Modernism – and what next?
Central European Architecture Film and Video Exchange
July 4, 2012 – 6 and 8 pm.
Kino.Lab, Centre for Contemporary Art Ujazdowski Castle
00-467 Warsaw, ul. Jazdów 2
The Warsaw screening organized by the Central European Architecture Film and Video Exchange shows various cases and histories of modernist projects coming into being in the specific political and social realities of Central and Eastern Europe, as seen from a contemporary perspective. In these films – from Hungary, Poland, Czech Republic and Slovakia – directors ask questions about the ways architecture grows into the social fabric and create human relationships, about the relationships between people and about the reactions it engenders.
First Program: The Afterlife
Modern nursery school, dir. Olga Matuszewska, Poland 2012, 10′
Behind the Iron Gate, dir. Heidrun Holzfeind, Poland 2009, 55’
Slovak National Gallery, dir. Barbara Zavarská, Aleš Šedivec, Slovakia 2010, 7′
No Entry, dir. Márk Péter Vargha, Hungary 2011, 4′
This selection shows the everyday functioning of architecture, frequently after many years since its construction, in a changing historical, political and social context, whether in the case of functionalist architecture in Warsaw 1920s (Modern nursery school), mass housing solutions of the late modernism of the 1970s (Behind the Iron Gate), or in the case of the new wing of the Slovak National Gallery, founded in 1970s.The closing film, No Entry is an impression of the empty spaces of the Soviet military hospital.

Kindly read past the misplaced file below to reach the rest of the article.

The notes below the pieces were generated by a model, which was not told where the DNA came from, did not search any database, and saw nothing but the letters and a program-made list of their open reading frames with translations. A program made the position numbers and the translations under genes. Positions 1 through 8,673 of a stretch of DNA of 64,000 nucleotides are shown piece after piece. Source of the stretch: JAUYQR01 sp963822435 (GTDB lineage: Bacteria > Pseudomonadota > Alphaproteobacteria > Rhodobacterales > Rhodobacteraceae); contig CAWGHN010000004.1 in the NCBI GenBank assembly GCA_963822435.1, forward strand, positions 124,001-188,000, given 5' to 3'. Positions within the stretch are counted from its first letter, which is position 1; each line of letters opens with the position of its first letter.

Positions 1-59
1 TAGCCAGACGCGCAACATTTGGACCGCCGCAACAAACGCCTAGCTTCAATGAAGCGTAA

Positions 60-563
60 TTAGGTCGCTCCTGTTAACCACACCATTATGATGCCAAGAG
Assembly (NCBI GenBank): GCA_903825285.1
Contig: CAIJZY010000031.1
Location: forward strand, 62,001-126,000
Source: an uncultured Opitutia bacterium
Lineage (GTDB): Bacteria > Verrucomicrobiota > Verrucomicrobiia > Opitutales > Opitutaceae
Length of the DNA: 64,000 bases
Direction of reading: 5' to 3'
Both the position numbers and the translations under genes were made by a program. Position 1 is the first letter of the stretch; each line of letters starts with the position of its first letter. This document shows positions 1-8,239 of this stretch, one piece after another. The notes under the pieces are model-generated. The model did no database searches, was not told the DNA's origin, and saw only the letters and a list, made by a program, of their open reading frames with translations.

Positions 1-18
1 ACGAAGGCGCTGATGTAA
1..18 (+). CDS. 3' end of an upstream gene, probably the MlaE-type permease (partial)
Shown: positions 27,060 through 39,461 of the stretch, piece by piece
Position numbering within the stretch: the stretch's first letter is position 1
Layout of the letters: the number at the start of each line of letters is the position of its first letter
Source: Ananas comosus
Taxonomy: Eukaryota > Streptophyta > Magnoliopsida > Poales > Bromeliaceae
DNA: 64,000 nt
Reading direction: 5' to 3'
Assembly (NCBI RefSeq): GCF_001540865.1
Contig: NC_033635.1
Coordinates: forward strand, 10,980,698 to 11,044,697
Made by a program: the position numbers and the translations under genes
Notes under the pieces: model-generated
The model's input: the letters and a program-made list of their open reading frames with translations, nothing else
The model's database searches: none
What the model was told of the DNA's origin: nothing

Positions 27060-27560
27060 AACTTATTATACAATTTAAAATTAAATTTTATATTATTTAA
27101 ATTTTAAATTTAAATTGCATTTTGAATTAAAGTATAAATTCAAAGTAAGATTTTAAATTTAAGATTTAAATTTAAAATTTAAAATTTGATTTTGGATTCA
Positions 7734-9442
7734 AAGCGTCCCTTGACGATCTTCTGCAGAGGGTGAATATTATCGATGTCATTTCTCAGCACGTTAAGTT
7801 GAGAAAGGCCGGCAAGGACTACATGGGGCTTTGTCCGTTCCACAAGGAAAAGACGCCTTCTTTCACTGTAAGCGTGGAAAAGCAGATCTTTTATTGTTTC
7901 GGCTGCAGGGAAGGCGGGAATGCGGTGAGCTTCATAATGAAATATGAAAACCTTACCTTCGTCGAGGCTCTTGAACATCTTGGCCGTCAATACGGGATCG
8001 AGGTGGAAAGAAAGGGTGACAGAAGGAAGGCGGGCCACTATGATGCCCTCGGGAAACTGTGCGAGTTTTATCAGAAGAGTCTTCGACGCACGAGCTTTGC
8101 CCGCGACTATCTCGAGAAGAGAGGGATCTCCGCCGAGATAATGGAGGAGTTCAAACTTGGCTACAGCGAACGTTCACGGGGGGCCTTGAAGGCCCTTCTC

All these buildings still perform their original function, but their presence in the city and in the lives of the inhabitants has been reinterpreted. Because of their controversial perception their future is often uncertain, marked by the possibility of being shut down.
Second Program: The intimacy of housing blocks
Lekerekítés/Rounding Off, dir. L. Polyák, Z. Keserue, Á. D. Dénes, Hungary 2006-2007, 14’
Petržalka Identity, dir. Juraj Chlpik, Slovakia 2010, 25’
A Place to Win, dir. Petra Pelsőczy, Hungary 2011, 38’
Rahova, dir. David Možný, Czech Republic 2008 6′
The selected films describe the social context of particular modernist housing projects, like the lottery houses in Budapest, in which half-complete apartments were won on the lottery (A Place to Win), the largest Bratislava housing estate Petržalka (Petržalka Identity) or the 1950s industrial town Dunaújváros in Hungary (Lekerekítés/Rounding Off). Modern architecture evolves here in the wider context, the peculiar political system and the dreams and deficiencies of Central and Eastern Europe. From the current perspective, modernism becomes another historical period, inevitably linked to the subjective, private stories of people, for whom architecture created the frame of their lives.
Curators of the Warsaw screening: Kaja Pawełek i Katarzyna Boratyn.
Centre for Contemporary Art Ujazdowski Castle
ul. Jazdów 2